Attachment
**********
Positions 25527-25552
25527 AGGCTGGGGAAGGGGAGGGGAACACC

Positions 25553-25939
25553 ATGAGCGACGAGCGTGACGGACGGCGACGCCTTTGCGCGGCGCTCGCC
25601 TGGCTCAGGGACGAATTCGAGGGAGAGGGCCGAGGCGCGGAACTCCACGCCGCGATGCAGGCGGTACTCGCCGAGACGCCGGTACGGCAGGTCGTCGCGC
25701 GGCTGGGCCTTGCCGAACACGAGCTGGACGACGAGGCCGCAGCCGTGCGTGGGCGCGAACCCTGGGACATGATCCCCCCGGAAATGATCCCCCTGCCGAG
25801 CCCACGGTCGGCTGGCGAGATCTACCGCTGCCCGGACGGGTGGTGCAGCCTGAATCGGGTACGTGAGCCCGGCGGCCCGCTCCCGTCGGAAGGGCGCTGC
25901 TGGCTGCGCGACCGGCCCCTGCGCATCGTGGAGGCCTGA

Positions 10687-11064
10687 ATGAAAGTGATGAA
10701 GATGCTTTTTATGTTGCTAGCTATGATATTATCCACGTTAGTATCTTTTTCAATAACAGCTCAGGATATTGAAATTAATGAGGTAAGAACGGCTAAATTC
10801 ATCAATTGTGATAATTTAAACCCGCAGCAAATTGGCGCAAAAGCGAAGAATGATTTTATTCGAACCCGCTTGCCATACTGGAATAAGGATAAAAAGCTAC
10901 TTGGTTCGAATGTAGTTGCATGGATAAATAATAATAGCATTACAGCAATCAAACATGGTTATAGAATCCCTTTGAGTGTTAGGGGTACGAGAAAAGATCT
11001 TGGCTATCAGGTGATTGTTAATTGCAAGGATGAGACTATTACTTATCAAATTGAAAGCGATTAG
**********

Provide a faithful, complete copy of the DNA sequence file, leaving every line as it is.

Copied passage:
Positions 25527-25552
25527 AGGCTGGGGAAGGGGAGGGGAACACC

Positions 25553-25939
25553 ATGAGCGACGAGCGTGACGGACGGCGACGCCTTTGCGCGGCGCTCGCC
25601 TGGCTCAGGGACGAATTCGAGGGAGAGGGCCGAGGCGCGGAACTCCACGCCGCGATGCAGGCGGTACTCGCCGAGACGCCGGTACGGCAGGTCGTCGCGC
25701 GGCTGGGCCTTGCCGAACACGAGCTGGACGACGAGGCCGCAGCCGTGCGTGGGCGCGAACCCTGGGACATGATCCCCCCGGAAATGATCCCCCTGCCGAG
25801 CCCACGGTCGGCTGGCGAGATCTACCGCTGCCCGGACGGGTGGTGCAGCCTGAATCGGGTACGTGAGCCCGGCGGCCCGCTCCCGTCGGAAGGGCGCTGC
25901 TGGCTGCGCGACCGGCCCCTGCGCATCGTGGAGGCCTGA

Positions 10687-11064
10687 ATGAAAGTGATGAA
10701 GATGCTTTTTATGTTGCTAGCTATGATATTATCCACGTTAGTATCTTTTTCAATAACAGCTCAGGATATTGAAATTAATGAGGTAAGAACGGCTAAATTC
10801 ATCAATTGTGATAATTTAAACCCGCAGCAAATTGGCGCAAAAGCGAAGAATGATTTTATTCGAACCCGCTTGCCATACTGGAATAAGGATAAAAAGCTAC
10901 TTGGTTCGAATGTAGTTGCATGGATAAATAATAATAGCATTACAGCAATCAAACATGGTTATAGAATCCCTTTGAGTGTTAGGGGTACGAGAAAAGATCT
11001 TGGCTATCAGGTGATTGTTAATTGCAAGGATGAGACTATTACTTATCAAATTGAAAGCGATTAG